We arrived at our destination just as the rains were coming in. Soaked and satisfied, we made our way back to the dusty capital.
As you may have sensed, as I get older, I like to take things a big easier. So for New Year’s, I took up the offer to join a few friends for a quiet night at Visale. Visale is one of the beautiful beaches about 40km West of Honiara. It is also privately owned by the Catholics, complete with a Church, convent, health clinic, rural training centre, and one house for rent.
Other than the nuns, I thought we might have the area to ourselves. When I arrived, I was disappointed to find 10 tents pitched in front of the house. Fortunately, those neighbours were well behaved. I can’t say much for the more permanent residents, though.
We spent the afternoon floating in the sea, before lighting the brazier for a BBQ. After dinner, we headed back to the beach where Manyoni had set up a small bonfire to bring in 2017. As old people, we promptly fell asleep in front of its warm glow. Fortunately, we managed to stir before the clock struck midnight. Our (quiet) neighbours were also kind enough to make sure that didn’t miss the moment by cracking open a series of flares at the designated time. Aren’t those things meant for emergencies?
The flares’ flashes and cracks were accompanied by ceaseless ringing of the church bells, and by truck loads of people passing by on the main road, cheering and banging on iron sheet that were also being dragged along the bitumen for extra effect. The (noisy) neighbours felt that this would also be a good time to crank up the pop tunes. So much for a quiet New Year’s.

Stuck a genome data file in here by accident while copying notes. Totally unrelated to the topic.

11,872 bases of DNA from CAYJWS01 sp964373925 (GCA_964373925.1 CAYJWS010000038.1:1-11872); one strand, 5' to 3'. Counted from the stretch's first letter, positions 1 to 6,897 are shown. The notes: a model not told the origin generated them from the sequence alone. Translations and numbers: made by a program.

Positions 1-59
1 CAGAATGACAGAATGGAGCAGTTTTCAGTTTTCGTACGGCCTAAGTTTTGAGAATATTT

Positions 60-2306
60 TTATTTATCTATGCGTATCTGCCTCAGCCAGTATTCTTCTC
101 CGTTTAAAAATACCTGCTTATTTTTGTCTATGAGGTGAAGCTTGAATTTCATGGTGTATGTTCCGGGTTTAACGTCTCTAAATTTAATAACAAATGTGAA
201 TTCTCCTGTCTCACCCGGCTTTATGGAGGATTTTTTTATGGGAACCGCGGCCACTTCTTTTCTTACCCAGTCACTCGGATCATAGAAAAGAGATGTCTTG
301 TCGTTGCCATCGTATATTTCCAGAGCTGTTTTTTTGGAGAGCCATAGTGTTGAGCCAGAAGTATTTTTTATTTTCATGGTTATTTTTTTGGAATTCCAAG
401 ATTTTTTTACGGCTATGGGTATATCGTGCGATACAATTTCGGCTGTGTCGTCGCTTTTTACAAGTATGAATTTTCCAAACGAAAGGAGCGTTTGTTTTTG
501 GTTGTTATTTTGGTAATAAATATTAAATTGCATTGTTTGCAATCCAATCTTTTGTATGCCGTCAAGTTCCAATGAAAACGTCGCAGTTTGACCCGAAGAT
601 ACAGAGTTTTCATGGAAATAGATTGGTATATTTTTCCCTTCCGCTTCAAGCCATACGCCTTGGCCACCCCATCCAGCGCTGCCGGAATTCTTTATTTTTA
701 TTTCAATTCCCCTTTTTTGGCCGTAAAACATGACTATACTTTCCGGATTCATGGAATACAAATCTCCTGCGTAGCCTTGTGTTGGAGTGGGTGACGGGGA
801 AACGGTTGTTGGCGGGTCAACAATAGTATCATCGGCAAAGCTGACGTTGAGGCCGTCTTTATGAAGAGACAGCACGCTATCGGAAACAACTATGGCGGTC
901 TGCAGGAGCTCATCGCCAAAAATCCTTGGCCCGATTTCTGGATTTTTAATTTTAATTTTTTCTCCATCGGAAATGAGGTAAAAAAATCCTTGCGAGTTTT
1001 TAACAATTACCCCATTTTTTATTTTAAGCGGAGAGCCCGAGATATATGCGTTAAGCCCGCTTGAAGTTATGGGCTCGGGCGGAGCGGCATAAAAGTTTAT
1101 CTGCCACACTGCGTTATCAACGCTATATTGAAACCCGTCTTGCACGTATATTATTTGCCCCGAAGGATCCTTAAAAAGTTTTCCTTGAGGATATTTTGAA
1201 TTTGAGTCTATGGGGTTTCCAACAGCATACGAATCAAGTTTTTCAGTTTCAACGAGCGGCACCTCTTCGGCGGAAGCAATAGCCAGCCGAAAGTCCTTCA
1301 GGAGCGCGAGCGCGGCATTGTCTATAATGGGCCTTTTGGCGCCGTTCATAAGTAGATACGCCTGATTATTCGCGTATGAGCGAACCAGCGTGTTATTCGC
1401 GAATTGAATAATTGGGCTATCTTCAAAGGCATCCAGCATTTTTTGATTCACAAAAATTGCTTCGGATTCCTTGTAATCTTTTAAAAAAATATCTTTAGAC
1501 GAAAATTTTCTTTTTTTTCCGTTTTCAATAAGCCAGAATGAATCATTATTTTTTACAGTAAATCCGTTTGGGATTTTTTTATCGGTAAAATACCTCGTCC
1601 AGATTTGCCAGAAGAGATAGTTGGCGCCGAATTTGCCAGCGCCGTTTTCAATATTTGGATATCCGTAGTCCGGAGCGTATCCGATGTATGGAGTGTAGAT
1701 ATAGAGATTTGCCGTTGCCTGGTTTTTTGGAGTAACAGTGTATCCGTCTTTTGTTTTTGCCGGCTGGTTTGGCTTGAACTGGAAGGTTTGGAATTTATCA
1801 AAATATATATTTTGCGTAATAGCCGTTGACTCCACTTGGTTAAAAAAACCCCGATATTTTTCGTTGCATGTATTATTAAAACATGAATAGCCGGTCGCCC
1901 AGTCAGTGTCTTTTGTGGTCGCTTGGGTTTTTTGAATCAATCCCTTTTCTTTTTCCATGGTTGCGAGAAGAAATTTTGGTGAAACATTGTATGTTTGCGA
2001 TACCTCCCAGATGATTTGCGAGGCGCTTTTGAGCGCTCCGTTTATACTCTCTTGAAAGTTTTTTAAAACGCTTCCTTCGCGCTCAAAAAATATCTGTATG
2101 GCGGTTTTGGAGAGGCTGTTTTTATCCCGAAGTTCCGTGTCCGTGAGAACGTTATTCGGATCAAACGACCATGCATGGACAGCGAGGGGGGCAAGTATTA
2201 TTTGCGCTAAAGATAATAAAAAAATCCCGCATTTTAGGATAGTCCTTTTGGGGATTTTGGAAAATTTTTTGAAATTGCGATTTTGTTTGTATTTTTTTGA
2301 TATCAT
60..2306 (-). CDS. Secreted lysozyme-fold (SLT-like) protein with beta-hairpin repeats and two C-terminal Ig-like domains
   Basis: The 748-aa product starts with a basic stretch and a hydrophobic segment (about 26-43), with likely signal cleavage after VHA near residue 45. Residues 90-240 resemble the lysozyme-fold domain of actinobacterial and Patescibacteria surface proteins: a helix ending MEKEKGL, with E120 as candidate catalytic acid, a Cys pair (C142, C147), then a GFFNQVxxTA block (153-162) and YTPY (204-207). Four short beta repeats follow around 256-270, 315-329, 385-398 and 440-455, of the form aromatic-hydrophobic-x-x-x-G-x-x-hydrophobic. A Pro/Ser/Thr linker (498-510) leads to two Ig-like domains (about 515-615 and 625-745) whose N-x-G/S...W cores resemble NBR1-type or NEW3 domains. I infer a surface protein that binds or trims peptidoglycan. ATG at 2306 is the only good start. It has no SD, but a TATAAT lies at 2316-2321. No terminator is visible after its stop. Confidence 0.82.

As the festivities waned, sleep beckoned and I was happily snoring within minutes. But then I was awake again. Then asleep. Then awake. Then asleep. About 1am, the (noisy) neighbours decided it might be a good time to crank up those crazy tunes, and did so again for every hour after that. The cheering from trucks was now more like jeering, and the clanging of iron on asphalt startled me awake more times than I care to remember. If this is what it was like out of town, I don’t even want to know what it would have been like back in Honiara.
On the 1st of January, I woke to more blaring pop tunes, then tried to drown them out by dunking my head and weary body into the salty sea. Feeling vaguely refreshed, we cooked up a giant breakfast lunch, before making our way home.
Despite the weekend away, I still felt I had more to experience for a Solomons New Year, so in the night I joined Manyoni and went out to village of one of his friends. They had already spent the day doing wholesome family activities – blind volleyball, oldies vs youngies in soccer, throwing eggs and water balloons. I heard that in the evening it would be movie night.
When we arrived, the village was pretty quiet. Many were tuckered out and already in bed, but so many children were still awake for fear of missing out. We storied a little bit with the family first: The frequent slapping of mosquitoes on legs and arms providing a percussion accompaniment to the ukulele being played in the background. Palm fruit was lit to help ward off the little vampires – nature’s own mosquito coil.
Eventually, the movie was ready. We joined the others in a mattress-less dormitory, and then watched students from a school in Fiji sing Christian songs on the big screen. After this, the village’s local photographer played his recordings from the day’s activities. It was highly entertaining.
Then it was time for me to sleep, but not without first partaking in a freshly prepared snack of cooked bananas and ngali nut.